Even regular visitors exploring the Paleochora area may not be familiar with the small villages of Kribiziana, Koudouriana, Despotiko and Fragoudiana, although they will have passed through the larger villages of Floria and Plemeniana on the journey over from Chania. Here’s a fine walk which links the latter two, passing through the former four, if you follow me so far ….
A running friend from my former UK life was here in June, setting up a holiday venture in Paleochora (see www.oppositesattractholidays.co.uk ) and eager for an early morning walk. Leaving a car at ‘O Milos’ taverna in Plemeniana, we jumped on the ‘bus (7.15am from Paleochora) for the remaining 12km up to Floria. And then straight into the cafenion for coffee.
Floria, like Kandanos and Kakopetros, is a “Martyred Village”, and suffered badly in the aftermath of the German invasion of Crete in 1941. Two monuments on either side of the main road, one Greek one German, record the losses of both countries, and on the latter is engraved (translated) : “While mourning the dead we seek friendship with the living.” The cafe has a folder of fascinating wartime and post-war photographs.
Leaving the cafe, we turned left (NW) on the road marked ‘Sassalos 7’, but very quickly forked sharp left, rising away from the village. The surfaced road soon becomes a rough track, winding out of the valley. Ignoring branches either side, we climbed to a distinctive fork, at 1.5km from Floria, and turned left. The track ahead leads to Milones and Aligi. Nearby is a deep crater (inevitably with dumped debris), and above it a memorial to a Cretan partisan, presumably killed here.
Another 1.5km, rising slightly, brought us to the ‘phone masts, and a nearby concrete trig pillar, 724m a.s.l. Superb views from here, including the sea on both sides of the island, as well as huge areas of inland Crete.
An even rougher track heads south from the masts, with broken ground crossed to reach it. We left it to the right after some ten minutes, (before a huge isolated boulder), following a fence over the crest of the ridge, then very steeply down the other side. A track of sorts is rejoined at the foot of the slope, which winds down above a ravine, and then becomes wider. Easy walking down the valley now, although there are three ‘stock-control’ gates to unwire and pass through.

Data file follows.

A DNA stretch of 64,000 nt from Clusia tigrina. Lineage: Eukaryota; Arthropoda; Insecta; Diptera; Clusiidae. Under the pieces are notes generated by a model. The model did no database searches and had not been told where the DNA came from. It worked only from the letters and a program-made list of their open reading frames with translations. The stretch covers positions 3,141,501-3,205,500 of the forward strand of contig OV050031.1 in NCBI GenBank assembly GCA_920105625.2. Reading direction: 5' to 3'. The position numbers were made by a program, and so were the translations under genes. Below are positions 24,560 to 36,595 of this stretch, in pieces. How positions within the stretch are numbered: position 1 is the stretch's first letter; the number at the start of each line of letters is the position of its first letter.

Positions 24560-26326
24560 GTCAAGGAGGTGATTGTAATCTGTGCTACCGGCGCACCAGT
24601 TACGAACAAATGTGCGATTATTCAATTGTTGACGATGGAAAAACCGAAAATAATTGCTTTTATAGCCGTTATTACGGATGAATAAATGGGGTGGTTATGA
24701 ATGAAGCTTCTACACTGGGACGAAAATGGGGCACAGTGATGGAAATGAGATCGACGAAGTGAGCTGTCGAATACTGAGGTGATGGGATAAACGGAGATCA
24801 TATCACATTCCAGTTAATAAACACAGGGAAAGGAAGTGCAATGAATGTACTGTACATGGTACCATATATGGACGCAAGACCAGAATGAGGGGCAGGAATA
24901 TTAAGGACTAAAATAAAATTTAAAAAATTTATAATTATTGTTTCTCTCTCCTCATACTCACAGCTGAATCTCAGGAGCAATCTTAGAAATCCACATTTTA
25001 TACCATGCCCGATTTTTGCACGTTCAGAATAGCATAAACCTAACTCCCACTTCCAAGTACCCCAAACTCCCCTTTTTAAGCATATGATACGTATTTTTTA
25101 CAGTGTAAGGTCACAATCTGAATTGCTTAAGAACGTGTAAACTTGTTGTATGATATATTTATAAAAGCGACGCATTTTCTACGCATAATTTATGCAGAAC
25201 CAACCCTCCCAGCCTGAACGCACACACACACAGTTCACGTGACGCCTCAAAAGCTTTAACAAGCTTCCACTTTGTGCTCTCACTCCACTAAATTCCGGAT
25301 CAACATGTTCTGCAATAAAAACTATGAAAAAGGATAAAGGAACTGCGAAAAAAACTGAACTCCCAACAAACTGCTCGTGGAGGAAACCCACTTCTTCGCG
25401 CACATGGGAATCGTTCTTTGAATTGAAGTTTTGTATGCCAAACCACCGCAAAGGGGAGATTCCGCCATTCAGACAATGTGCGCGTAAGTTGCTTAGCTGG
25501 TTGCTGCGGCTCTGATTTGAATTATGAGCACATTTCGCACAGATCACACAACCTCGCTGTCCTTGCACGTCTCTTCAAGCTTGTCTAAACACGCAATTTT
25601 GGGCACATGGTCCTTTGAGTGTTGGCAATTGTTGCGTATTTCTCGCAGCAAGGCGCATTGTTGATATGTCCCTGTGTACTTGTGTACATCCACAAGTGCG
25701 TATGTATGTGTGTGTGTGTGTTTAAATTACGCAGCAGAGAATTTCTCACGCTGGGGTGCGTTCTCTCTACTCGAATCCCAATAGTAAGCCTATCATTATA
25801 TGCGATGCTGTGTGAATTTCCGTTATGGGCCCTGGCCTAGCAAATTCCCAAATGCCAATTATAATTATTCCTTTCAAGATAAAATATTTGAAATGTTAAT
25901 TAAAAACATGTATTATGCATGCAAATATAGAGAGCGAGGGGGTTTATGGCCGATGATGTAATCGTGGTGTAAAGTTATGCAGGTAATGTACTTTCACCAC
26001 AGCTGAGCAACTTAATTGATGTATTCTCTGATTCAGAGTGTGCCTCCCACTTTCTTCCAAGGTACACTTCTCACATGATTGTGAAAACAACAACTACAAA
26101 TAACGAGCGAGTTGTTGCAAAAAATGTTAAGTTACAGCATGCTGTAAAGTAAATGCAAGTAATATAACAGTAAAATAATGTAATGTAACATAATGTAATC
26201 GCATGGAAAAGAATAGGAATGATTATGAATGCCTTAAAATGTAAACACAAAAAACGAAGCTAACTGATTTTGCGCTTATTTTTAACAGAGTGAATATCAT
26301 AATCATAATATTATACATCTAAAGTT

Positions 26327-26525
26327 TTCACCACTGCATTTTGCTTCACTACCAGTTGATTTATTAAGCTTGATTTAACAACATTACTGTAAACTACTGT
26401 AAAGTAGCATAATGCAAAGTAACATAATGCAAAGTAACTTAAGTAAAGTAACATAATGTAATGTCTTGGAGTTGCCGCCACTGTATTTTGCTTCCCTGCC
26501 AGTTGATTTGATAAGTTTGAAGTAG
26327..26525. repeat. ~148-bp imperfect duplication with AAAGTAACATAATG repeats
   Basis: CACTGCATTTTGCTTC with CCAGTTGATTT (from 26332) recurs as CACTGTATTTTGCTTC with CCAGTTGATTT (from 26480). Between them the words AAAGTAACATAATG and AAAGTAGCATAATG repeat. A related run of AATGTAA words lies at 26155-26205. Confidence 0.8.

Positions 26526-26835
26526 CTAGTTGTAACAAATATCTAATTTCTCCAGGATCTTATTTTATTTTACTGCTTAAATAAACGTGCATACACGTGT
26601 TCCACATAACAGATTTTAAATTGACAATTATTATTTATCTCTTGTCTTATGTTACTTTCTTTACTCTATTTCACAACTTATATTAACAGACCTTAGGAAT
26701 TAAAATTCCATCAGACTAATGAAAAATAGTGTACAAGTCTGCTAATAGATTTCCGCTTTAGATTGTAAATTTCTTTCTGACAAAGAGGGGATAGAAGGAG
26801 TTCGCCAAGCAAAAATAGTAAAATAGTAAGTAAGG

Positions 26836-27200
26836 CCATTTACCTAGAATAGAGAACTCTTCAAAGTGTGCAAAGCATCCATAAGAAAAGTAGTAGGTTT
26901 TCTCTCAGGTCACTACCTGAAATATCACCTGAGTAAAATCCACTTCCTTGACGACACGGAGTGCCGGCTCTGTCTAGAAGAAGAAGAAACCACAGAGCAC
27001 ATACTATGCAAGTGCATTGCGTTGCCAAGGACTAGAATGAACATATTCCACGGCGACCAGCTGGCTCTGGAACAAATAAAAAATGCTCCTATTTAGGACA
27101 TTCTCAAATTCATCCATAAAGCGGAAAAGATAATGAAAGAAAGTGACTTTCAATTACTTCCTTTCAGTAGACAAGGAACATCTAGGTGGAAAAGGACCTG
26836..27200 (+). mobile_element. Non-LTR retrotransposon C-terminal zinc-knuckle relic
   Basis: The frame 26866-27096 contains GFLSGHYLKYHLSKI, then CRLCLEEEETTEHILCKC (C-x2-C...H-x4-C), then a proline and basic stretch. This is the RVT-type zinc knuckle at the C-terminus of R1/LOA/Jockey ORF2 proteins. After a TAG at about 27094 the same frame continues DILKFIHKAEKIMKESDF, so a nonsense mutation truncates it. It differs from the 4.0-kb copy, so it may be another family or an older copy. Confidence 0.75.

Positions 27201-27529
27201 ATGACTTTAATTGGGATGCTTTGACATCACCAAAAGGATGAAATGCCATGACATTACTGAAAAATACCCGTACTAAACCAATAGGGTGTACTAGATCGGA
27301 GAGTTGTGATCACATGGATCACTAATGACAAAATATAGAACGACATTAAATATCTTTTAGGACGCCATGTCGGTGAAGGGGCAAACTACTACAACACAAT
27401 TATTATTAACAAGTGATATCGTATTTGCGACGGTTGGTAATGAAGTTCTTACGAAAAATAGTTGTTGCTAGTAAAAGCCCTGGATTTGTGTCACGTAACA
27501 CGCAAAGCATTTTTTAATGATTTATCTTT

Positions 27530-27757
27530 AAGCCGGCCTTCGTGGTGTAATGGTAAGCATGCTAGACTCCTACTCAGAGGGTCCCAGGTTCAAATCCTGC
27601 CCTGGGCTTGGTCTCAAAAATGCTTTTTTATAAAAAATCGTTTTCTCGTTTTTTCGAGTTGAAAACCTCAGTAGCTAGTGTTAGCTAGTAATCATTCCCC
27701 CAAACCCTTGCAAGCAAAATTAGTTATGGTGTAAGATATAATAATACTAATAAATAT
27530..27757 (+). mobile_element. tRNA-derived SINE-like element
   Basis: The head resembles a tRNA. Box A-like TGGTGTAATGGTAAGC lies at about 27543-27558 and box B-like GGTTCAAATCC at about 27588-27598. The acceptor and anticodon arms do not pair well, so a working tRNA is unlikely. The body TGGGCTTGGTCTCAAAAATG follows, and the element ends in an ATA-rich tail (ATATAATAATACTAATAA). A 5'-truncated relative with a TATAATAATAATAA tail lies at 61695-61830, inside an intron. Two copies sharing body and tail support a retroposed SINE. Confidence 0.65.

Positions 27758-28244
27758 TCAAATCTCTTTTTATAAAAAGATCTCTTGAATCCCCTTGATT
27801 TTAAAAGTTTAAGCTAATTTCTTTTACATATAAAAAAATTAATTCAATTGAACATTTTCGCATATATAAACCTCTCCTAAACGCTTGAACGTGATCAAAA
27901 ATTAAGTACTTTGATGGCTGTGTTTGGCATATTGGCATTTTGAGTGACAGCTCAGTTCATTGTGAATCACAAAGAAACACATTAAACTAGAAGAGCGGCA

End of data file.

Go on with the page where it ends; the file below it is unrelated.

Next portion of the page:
The road passes below the first village, Kribiziana, now uninhabited, reached by a narrow track left, opposite a water tap. Further on, the road becomes surfaced at Koudouriana, below which is the church of Sts Peter & Paul.
Unbeknown to us, it was the “Saints’ Day”, and a small group of people were celebrating the occasion. “Elate!” they called, “come and join us.” Shaking hands and giving us the traditional ‘feast bread’, they wished us “Chronia Polla”, or ‘many years’. The eldest, Thanassi, invited us to his home in the next village for coffee, impossible to refuse, and an often-met example of Cretan ‘filoxenia’, or friendship to foreigners. The 16th century church was beautifully decorated for the occasion, and the whole experience just delightful.
We enjoyed 40 minutes hospitality with our new friends in the next village, Despotiko, with iced coffee and “hand-made lemonade” pressed on us for the next part of our walk, further on along the road and then a left turn into Fragoudiana. Once through the village, the road appears to end, but a grassy track leads on, through olive trees to join the main road at Dris, passing the former village school en route.
The quiet main road leads to Plemeniana in 3km, but there is a more interesting way. Cross the bridge, then go almost immediately left, on a road rising between houses, and later alongside a valley with a shallow stream below you. After some 10 mins (not before), when the roads bends round almost 180 deg, look for a rough track up between olive groves to the right. Keeping right, below and between the trees, eventually reach a narrow path left, between bushes, the start marked by a large stone ‘cairn’. In only 60m this joins a wide track, with an overhead plastic water pipe. Go right here down a long winding track, avoiding any side turnings, to reach the little village of Terediana where you turn right, to again meet the main road, and a short step back into Plemeniana.
We deserved and enjoyed cold drinks at ‘O Milos’, or ‘Eel Cafe’, under shady plane trees above the river. Just thirty minutes and 14km later, before the day became too hot, we were swimming in the Libyan Sea, having – to misquote Rudyard Kipling – “filled the unforgiving minute, with four hours’ worth of distance walked.”